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How are you controlling the motor with the joystick? Since the old PIDController writes to the motor directly, it seems possible that your joystick control code is overwriting the PID control. This is one reason that the new PIDController was written synchronously, rather then asynchronously like the old PID controller. It makes it much easier to control the flow.

The math for the turning motor takes the joystick value into its calculations. Once all of the math is done and an angle is found. That is then fed into the SetPoint for the PID System. The PID System takes in the encoder value for the input and the angleMotor is the output. I thought the SetPoint is what the PID control “goal” is, while the Encoder value is where it currently is.

You have the theory mostly correct, but that’s…not at all what you’re actually doing. Can you show us the line where you convert your angle into the “setpoint” variable that you feed into the controller?

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double a = STR- RCW * (L / r);
double b = FWD + RCW * (L / r);
double c = STR - RCW * (W / r);
double d = FWD + RCW* (W / r);

STR = Rotational Axis
FWD= Forward Axis
STR = Strafe Axis

 double motorAngle1 = Math.atan2 (a, d) / Math.pi;
double setpoint = motorAngle1* (MAX_VOLTS * 0.5) + (MAX_VOLTS * 0.5); // Optimization offset can be calculated here.
    if (setpoint < 0) {
        setpoint = MAX_VOLTS + setpoint;
    }
    if (setpoint > MAX_VOLTS) {
        setpoint = setpoint - MAX_VOLTS;
    }

    pid1.setSetpoint (setpoint);

MAX_VOLTS is the max voltage of the motor.

Now that I am looking at the actual code I don’t know if the motorAngle1 needs to be converted to something else in order for the PID controller for this to work. I am not sure about that calculation though.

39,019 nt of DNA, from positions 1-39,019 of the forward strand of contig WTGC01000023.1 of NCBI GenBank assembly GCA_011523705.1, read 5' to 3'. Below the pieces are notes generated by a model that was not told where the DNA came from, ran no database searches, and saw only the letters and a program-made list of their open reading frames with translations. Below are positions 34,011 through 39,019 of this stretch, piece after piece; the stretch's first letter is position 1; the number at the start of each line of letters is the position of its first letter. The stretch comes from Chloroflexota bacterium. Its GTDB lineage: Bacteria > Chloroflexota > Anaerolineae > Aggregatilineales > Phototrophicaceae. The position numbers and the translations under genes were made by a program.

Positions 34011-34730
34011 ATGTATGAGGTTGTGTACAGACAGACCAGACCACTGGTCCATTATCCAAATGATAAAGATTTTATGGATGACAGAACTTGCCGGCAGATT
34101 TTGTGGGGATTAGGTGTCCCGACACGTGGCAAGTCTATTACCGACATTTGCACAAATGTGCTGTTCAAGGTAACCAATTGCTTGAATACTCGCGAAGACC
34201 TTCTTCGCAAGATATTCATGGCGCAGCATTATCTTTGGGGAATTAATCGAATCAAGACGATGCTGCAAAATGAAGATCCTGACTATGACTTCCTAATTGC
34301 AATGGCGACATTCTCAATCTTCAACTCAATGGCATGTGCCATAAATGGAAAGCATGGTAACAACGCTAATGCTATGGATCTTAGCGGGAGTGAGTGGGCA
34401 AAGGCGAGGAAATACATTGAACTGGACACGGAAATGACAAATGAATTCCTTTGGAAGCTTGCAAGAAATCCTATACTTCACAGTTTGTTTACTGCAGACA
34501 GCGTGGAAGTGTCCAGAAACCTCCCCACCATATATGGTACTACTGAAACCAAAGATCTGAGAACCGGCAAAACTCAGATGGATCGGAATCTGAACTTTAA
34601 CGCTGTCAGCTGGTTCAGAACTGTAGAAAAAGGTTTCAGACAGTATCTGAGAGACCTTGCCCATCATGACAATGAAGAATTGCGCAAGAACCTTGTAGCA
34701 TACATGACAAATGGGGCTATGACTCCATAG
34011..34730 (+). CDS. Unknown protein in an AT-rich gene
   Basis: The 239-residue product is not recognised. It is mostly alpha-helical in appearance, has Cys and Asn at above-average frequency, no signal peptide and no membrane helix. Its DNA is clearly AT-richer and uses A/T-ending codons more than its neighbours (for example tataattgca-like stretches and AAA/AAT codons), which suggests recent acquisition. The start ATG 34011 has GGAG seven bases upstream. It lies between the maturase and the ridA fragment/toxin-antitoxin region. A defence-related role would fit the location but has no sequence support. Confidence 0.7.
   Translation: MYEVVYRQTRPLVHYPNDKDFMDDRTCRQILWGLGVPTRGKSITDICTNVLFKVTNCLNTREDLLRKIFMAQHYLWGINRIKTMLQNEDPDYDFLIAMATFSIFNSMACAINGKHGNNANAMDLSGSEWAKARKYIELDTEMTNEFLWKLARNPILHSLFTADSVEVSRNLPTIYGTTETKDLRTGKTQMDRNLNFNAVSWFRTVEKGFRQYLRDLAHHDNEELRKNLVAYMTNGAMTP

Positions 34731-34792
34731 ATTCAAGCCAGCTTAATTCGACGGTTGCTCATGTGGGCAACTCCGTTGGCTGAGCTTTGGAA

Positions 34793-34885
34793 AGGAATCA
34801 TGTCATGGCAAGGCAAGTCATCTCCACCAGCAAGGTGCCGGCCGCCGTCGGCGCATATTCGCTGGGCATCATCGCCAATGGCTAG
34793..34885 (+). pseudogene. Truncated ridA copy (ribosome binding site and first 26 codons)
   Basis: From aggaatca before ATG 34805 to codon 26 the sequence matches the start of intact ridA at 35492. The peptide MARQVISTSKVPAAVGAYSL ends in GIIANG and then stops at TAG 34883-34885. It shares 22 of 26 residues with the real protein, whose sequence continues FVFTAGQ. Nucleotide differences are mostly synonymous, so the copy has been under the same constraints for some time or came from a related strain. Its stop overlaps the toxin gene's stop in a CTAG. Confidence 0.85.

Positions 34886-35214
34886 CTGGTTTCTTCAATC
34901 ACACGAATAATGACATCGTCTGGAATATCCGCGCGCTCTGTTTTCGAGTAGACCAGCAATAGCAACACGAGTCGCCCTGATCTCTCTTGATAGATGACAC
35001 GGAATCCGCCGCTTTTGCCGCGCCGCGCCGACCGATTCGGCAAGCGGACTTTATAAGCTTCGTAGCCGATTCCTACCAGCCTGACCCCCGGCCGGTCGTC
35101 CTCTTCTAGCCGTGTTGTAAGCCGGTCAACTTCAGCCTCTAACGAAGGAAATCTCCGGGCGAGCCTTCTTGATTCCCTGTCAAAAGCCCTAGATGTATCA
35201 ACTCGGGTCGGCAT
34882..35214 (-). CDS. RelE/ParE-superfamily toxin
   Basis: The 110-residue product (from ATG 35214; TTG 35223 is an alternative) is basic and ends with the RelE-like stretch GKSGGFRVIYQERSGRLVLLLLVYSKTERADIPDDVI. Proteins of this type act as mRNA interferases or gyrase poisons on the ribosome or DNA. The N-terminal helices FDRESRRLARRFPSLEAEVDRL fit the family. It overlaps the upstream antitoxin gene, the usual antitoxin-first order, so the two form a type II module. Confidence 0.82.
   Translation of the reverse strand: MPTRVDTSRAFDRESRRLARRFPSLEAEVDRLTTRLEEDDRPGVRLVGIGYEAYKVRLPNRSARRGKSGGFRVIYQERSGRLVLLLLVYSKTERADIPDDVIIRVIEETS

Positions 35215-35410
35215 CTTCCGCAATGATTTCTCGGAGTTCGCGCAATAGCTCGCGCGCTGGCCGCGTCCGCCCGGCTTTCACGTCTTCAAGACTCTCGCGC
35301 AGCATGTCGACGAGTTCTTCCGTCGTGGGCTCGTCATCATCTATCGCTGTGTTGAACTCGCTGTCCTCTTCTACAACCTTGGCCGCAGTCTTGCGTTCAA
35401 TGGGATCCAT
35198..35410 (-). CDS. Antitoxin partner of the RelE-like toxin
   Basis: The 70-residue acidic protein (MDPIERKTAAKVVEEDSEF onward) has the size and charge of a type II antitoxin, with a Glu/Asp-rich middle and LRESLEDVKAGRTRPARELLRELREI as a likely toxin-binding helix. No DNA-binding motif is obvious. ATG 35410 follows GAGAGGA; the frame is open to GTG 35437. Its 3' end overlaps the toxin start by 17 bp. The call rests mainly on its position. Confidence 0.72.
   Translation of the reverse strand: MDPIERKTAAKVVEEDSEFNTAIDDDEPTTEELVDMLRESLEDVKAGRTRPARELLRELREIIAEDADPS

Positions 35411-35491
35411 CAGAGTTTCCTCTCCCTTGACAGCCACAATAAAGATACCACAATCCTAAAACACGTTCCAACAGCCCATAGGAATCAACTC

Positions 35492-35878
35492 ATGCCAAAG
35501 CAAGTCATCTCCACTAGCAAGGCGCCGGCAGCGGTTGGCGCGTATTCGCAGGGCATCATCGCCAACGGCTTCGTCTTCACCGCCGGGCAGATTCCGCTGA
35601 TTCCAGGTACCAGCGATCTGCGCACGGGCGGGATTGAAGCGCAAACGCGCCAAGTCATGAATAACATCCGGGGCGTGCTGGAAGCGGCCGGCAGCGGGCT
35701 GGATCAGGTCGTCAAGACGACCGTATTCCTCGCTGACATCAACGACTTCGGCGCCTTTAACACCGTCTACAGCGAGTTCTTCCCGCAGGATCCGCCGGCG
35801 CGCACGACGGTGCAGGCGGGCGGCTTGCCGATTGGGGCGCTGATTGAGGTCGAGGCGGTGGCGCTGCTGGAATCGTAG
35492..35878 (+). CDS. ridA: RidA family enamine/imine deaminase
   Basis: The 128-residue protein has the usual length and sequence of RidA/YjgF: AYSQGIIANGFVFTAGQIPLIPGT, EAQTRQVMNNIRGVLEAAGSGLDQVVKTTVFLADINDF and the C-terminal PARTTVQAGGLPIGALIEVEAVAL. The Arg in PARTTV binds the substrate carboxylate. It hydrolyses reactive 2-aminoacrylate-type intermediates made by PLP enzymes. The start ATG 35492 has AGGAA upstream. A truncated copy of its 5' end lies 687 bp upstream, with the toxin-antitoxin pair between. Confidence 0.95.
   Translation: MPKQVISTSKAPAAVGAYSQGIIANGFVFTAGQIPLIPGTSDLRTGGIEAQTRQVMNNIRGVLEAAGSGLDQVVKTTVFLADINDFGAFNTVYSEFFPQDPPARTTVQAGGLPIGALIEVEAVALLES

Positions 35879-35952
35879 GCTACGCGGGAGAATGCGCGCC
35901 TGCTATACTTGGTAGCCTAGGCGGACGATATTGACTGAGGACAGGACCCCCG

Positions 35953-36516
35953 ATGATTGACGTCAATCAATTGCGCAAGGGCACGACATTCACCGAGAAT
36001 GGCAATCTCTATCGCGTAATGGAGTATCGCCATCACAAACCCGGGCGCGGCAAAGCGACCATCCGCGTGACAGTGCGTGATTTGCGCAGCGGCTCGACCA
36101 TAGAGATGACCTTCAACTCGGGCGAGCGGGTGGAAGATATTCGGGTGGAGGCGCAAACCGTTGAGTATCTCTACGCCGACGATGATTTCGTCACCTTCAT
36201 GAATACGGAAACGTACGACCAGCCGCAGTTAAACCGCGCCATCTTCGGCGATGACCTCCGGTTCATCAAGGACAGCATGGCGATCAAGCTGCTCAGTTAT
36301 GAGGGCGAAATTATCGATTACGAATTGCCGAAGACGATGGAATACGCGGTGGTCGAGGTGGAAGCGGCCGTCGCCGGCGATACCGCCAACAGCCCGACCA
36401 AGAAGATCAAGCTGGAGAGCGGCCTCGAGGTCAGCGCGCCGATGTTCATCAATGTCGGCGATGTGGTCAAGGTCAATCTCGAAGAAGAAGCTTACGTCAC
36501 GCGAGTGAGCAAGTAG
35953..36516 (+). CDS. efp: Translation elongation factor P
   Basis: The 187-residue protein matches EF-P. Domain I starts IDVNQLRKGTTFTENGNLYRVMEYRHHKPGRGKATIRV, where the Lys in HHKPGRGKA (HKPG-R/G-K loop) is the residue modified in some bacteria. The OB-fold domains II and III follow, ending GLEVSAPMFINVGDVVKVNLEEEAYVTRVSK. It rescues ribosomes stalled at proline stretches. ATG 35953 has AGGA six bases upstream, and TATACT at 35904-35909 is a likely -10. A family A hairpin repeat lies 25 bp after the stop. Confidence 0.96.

This whole section does not do what you think it will. A little bit of theory. The PID controller consants that you give it when you declare it (actually we’ll start with the first one) is the P constant. This basically says “Take the number of angle units we are off by, multiply that by this constant, and that gives you a motor output.” Now. Given that, there are several things in your code that you don’t want to be doing.
Let’s say that your target angle is 100 encoder counts, and you’re currently at 10 encoder counts. Your P constant is 0.5.

  1. You’re multiplying the setpoint by MAX_VOLTS (in this case 4.95), which will make your setpoint about five times the actual target angle and put it in units of angle-volts. The setpoint is now 495, in units of count-volts.
  2. You then in your if statements do some sort of wrapping of the new setpoint base MAX_VOLTS.
    With our example numbers, the second case will trigger and subtract 4.95 from that setpoint. New setpoint is 490.05 count-volts.